As part of a six-part series, is looking back at the Green and Golds’ exploits in a 2021 season which featured fresh faces, a red-ball resurgence and a number of standout performances.

Onto one of the contenders for busiest months of the cricket calendar, July.

The end of the T20 & Championship group stages, the start of the Royal London Cup and the welcoming of England back to Trent Bridge provide telling footnotes from the seventh month on the calendar.

First, it was over to that man Samit Patel yet again as another local rival was sent packing from Trent Bridge without a point to show for their efforts.

After restricting the Leicestershire Foxes to 154 all out, the experienced all-rounder struck his second half-century of the summer as a 99-run partnership with Ben Slater, himself on T20 debut for the Outlaws, gave the hosts victory with 2.1 overs to spare.

The Green and Golds had hit their stride in T20 cricket and two further standout performances, one from a well-known figurehead and another from a rising star, handed the Bears a trouncing on their own patch.

Set 178 to win, the Welbeck Wizard, Jake Ball, scythed his way through to the hosts’ top order on his way to T20-best figures of 4-11.

Calvin Harrison, the young leg-spinner of pre-season century fame, then bamboozled a quartet of Bears batsmen himself on his way to figures of 4-17.

After a steady start to life in yellow, Harrison had sprung into action, his four wickets versus Birmingham just a day after three against the Foxes.

Ultimately, the Outlaws returned up the M42 with the further two points, the Bears all out for 63.

Such are the vagaraties of the cricket schedule, time then came to put down the white ball and don clothing of the same colour for the visit of Derbyshire.

The titanic trio of Luke Fletcher, Brett Hutton and Dane Paterson picked up from where they left off a month earlier with the visitors all out for 149.

In reply, a score of 307 would soon be confirmed as enough to secure a third innings victory in nine matches.

A crucial 93 runs were shared between Ben Duckett (69) and Dane Schadendorf (24) as the free-scoring left-hander left the match after two days to join up with England.

Duckett himself had been deputising for Tom Moores behind the stumps, absent due to Covid protocols, with Schadendorf making his First-Class debut in somewhat bizarre circumstances.

Not that any of this changed Fletcher’s plans however, his 5-28 in the second innings steamrolling Notts to the top of the Group One.

A rain-reduced T20 affair versus Yorkshire Vikings would follow with Peter Trego and Alex Hales chasing the required 61 runs in just 3.4 overs.

Those who braved the weather will forever be able to say they witnessed Trego in full flow for one final time before the 40-year-old bowed out of the professional game at the end of the 2021 summer.

The games kept coming thick and fast and, with the red-ball brains firmly affixed, Notts travelled to the North East for a final Group One fixture against Durham.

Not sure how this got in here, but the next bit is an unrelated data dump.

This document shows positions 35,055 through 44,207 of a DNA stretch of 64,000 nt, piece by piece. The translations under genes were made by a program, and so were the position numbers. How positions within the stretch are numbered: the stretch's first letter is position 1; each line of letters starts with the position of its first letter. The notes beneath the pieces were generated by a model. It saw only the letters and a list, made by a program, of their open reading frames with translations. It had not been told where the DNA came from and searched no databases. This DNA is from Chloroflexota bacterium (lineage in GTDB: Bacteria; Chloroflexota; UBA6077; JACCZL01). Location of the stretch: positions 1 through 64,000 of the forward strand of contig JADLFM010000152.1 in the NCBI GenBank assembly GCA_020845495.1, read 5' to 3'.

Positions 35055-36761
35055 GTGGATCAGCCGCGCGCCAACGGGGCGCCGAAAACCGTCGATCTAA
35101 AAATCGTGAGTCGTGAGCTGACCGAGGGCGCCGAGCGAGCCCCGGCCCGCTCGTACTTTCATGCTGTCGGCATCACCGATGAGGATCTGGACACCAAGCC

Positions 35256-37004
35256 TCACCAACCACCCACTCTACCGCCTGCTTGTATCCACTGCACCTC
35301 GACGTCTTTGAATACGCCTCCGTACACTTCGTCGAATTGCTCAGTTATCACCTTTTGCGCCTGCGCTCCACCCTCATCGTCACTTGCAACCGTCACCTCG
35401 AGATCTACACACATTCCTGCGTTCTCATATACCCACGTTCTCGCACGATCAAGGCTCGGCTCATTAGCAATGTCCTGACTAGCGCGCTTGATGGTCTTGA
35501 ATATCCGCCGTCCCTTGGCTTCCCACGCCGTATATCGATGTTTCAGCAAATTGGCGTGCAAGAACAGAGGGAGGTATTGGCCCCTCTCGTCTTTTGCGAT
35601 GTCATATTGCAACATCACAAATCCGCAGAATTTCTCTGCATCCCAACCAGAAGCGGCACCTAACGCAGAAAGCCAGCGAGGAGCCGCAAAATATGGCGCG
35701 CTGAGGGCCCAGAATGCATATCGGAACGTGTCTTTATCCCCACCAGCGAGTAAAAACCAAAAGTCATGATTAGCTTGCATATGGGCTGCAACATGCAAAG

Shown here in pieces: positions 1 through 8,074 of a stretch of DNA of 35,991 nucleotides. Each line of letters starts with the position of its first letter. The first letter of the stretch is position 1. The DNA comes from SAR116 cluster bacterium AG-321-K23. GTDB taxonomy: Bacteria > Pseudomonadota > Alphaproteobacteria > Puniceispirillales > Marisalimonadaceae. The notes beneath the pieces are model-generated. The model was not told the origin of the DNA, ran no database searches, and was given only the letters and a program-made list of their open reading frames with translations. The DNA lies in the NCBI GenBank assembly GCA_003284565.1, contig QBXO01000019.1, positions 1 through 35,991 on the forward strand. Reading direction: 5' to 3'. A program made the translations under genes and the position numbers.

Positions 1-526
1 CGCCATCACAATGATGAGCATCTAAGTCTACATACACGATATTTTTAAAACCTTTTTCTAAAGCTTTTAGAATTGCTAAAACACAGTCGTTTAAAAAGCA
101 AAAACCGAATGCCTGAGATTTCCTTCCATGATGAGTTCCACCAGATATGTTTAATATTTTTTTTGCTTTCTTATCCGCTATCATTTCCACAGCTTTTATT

The visitors were once again the team on top, a first innings 328 marshalled brilliantly by Liam Patterson-White (73) before Joey Evison outshone Stuart Broad with his first five-wicket haul at senior level.

A draw would be enough to secure top spot in the Group One and earn a place in Division One for the final four rounds in September. 

A narrow loss at the hands of Leicestershire Foxes, whilst a packed Trent Bridge played host to Liam Livingstone’s finest hour, couldn’t derail the Outlaws’ push for double qualification in July.

Duckett’s unbeaten 74 and skipper Steven Mullaney’s 17-ball 43* propelled the Outlaws to 221-4, a total Durham never looked like touching when Harrison added a further four victims to his burgeoning tally.

Joe Clarke, meanwhile, became the third inductee into the hall of Nottinghamshire capped players prior to the match, presented on the pitch before the final group stage encounter.

As players descended on The Hundred, Notts began their Royal London Cup journey with a host of fresh faces and an historic first final at Trent Bridge the prize at stake.

However, it was two experienced heads who secured the perfect start, Haseeb Hameed notching a 92-ball ton and Lyndon James a maiden List A five-wicket haul as Warwickshire were dispatched at Edgbaston.

Surrey got the best of a rain-affected encounter in which the Nottinghamshire faithful got their first glimpse of Matthew Montgomery, before the inclement conditions put paid to any hope of a result three days later in Welbeck.

The Outlaws were left to navigate the rest of Royal London Cup without skipper Hameed, the 24-year-old’s superb 2021 form landing him a recall to the England Test side.

That story can wait for August, though, the July rollercoaster enough of a ride. 


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